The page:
From GDP to wellbeing: shifting the EU’s economic priorities
We often hear that proper investment in social policies and in social and essential services is simply ‘unaffordable’. However, at Social Platform we understand the reality those at risk of poverty and social exclusion face and what under-investment really costs our societies.
The truth is that if there is the political will to do so, a more social Europe is not only financially possible but also beneficial to all. With the European Commission’s reform of the economic governance rules still underway, there is an important opportunity to shift priorities towards the wellbeing of people and planet and enable investment where it is needed the most.
We know that the EU faces huge economic, social and climate challenges, including building a greener, more sustainable future. Unfortunately, the recent proposal on reformed fiscal rules presented by the European Commission a few months ago are incompatible with the huge social and green investments needed to tackle these massive societal challenges.
By focusing primarily on debt and deficit reduction, these proposals could potentially lead to a return of austerity measures for some member states – an outcome that has already shown to be hugely damaging to people’s wellbeing. The concern is that the rules would force countries with high deficit ratios to implement significant and fast budget cuts. Public policies and services, such as social protection, education, care, and social services, could be vulnerable to these cuts. Given that in many cases these areas are already under significant financial pressure after years of underinvestment in the past, further budget cuts would undoubtedly have huge ramifications for the most vulnerable in society.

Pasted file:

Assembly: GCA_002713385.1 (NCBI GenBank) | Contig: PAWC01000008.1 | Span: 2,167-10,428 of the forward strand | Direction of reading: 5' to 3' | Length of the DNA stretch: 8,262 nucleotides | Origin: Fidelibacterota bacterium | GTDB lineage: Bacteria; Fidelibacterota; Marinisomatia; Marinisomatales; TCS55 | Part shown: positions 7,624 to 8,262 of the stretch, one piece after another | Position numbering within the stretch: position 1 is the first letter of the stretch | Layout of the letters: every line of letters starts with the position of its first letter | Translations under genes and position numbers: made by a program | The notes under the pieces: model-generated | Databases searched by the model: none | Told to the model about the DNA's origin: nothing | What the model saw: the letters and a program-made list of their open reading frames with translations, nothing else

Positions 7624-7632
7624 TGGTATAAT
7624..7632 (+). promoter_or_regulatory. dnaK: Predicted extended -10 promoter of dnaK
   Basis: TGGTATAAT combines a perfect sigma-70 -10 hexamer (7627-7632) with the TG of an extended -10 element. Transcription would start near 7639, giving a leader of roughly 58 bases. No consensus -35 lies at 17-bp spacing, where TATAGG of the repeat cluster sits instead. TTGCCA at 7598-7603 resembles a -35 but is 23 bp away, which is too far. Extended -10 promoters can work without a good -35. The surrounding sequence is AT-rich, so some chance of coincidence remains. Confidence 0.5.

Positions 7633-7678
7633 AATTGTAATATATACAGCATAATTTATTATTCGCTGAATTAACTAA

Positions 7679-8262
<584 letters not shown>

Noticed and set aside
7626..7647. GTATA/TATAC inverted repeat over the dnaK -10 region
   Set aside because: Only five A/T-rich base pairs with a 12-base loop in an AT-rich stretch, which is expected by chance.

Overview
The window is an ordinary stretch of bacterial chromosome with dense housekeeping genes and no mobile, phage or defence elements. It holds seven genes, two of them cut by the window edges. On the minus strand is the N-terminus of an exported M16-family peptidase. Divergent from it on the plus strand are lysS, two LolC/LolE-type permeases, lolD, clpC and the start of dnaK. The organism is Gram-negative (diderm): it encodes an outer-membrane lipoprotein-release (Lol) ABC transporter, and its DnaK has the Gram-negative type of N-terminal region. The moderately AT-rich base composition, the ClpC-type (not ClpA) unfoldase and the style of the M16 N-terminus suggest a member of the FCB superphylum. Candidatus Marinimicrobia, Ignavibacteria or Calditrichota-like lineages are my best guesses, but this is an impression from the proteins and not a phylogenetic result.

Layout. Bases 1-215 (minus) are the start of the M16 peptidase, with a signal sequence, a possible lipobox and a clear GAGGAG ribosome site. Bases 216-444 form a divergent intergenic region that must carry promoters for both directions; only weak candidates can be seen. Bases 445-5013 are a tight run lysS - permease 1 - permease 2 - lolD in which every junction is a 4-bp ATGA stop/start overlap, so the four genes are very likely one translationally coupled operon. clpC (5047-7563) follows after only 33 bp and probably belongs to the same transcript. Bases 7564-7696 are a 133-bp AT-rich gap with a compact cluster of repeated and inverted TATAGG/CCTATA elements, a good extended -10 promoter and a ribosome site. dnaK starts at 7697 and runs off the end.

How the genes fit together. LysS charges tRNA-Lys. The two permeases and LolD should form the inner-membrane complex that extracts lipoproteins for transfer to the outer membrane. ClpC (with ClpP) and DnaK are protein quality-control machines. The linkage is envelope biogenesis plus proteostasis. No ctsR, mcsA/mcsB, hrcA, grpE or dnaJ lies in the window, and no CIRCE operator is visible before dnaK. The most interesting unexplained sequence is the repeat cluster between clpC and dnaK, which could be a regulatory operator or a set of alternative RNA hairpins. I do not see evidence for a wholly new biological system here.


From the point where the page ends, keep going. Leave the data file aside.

A more social Europe means that economic, social and green priorities must go hand in hand. It means that tackling inequalities, promoting wellbeing and ensuring that the transition towards a climate-neutral economy happens in a fair way.
To do this, we need a systemic shift towards a wellbeing economy that goes beyond GDP measures, building a fair taxation system that focuses on redistribution of resources. This shift must be done with the creation of strong social protection floors for all, aiming to address the root causes of inequality and creating safety nets for all. Rather than ensuring people only have the bare minimum to survive, we should be finding ways to support people to thrive.
Ultimately, we need to stop seeing funding for social policies and services as something that only benefits those who rely on them the most. Investment in these areas is key to ensuring a good foundation for our societies to grow and prosper, without leaving anyone behind. From recent crises of the global COVID-19 pandemic to the ongoing cost of living crisis, Europe’s social policies have been put to the test and people from all backgrounds and demographics have relied on this support.
With more challenges on the horizon, including the just transition to a climate neutral economy, the EU needs to think carefully about how these new fiscal rules will enable investment in a social Europe that will build resilience to future crises as well as support those already at risk.